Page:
The report noted that:

  • Agriculture accounts for 70 percent of the consumption of freshwater worldwide. Some of this water is devoted to growing grains and produce that we eat directly; but more than half of crops grown worldwide are used to feed livestock. (Which is a crazy situation because the beef cattle eating all that grain are ruminants or grass eaters; the grain is used simply to fatten them quicker and make the meat more fatty and tender, another questionable “Western” contribution to food production.)
  • Livestock farming ranked third on the report’s list of “produced goods” with the greatest environmental impact. (Vehicle manufacturing and pig iron/steel products ranked first and second). This ranking looked at the greenhouse gas emissions, use of metal and organic resources and contribution to the acidification of the oceans over the products’ entire life cycle).

Many people displaced by flooding in Pakistan already struggle with malnutrition. (Photo: American Medical Corps)

Even fossil fuels didn’t present as large of a sustainability challenge as food consumption, particularly when diets are weighted toward animal products, according to the report’s nine authors who came from universities around the world.

“Impacts from agriculture are expected to increase substantially due to population growth, increasing consumption of animal products,” they wrote. “Unlike fossil fuels, it is difficult to look for alternatives: people have to eat. A substantial reduction of impacts would only be possible with a substantial worldwide diet change, away from animal products…”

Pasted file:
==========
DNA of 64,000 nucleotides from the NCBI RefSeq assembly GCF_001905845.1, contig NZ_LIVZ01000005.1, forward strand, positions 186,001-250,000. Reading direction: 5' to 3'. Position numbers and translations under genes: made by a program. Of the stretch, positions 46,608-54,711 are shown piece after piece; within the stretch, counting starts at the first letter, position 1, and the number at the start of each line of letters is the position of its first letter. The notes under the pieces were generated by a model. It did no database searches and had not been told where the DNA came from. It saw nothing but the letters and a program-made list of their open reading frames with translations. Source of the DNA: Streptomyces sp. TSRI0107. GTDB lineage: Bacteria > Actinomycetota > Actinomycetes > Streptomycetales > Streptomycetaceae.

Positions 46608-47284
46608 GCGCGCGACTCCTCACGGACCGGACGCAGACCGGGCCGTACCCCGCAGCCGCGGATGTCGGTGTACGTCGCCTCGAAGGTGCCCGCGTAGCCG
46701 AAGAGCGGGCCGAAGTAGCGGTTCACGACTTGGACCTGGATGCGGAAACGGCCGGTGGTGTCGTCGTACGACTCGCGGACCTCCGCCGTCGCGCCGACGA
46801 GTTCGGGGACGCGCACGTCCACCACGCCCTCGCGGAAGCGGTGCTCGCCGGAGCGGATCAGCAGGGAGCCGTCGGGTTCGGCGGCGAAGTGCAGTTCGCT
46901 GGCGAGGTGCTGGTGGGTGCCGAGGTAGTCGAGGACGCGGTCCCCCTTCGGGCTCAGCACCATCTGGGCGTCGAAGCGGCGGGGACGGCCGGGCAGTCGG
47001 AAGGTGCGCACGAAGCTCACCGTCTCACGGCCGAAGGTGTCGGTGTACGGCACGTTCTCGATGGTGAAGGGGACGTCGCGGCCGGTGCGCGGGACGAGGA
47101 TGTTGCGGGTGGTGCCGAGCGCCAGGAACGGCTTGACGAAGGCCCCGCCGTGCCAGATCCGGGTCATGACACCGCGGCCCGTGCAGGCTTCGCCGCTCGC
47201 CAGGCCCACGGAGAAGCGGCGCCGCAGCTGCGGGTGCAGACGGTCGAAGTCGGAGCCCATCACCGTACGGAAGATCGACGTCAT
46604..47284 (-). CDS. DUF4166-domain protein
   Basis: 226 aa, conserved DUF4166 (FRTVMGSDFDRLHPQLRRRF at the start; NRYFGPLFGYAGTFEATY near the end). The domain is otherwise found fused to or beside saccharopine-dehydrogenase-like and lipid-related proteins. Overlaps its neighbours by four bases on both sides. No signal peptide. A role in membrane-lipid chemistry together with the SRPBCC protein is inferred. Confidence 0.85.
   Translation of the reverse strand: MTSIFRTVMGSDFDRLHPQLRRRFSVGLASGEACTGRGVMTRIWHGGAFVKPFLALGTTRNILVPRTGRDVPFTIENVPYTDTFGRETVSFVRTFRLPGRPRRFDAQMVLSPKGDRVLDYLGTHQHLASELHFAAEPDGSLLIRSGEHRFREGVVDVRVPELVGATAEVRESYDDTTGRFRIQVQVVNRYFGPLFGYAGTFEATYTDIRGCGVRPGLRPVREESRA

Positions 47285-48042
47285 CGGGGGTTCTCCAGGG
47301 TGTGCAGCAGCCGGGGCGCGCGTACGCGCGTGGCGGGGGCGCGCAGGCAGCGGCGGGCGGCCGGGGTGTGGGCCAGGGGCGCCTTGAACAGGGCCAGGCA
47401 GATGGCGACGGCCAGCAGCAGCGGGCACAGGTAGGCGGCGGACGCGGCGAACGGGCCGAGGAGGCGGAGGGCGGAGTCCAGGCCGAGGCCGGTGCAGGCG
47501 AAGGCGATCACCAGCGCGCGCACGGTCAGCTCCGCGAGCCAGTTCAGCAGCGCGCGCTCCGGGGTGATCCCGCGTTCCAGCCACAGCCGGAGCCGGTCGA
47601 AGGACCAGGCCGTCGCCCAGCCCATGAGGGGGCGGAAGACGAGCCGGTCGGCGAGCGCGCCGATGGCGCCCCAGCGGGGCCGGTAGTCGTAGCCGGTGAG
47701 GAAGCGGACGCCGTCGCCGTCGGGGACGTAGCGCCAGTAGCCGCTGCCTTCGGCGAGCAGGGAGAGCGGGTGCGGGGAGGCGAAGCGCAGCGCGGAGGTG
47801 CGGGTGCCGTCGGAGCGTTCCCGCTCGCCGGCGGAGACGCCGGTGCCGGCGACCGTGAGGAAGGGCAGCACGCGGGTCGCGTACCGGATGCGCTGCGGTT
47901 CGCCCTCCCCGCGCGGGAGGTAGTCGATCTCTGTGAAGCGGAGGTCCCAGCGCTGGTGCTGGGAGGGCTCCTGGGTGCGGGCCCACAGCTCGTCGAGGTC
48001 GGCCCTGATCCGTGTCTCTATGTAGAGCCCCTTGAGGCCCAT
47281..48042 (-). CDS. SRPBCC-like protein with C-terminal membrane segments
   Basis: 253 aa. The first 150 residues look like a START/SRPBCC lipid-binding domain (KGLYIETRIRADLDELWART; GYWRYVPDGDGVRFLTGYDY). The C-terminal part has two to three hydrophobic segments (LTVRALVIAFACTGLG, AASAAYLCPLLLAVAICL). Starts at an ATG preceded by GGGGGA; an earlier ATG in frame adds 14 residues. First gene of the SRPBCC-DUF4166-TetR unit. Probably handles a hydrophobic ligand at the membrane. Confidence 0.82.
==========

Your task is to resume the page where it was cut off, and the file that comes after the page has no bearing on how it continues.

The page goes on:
The authors also questioned whether we should be using our arable land to grow biofuels, and they lament the loss of forests in countries that have sacrificed these resources to expand livestock operations.

As our world population grows, the discussion of how to use the world’s finite land, will gain urgency. Already experts are warning of another possible food crisis reminiscent of 2008 as food prices spiral in parts of the world.

So this Thanksgiving, roast a bird, if that’s your tradition. (See our list of greener turkey options.) But, once the leftovers are gone, consider following up the feast with a pledge to lower the impact of your diet. Then go make an avocado sandwich.

Copyright © 2010 Green Right Now | Distributed by GRN Network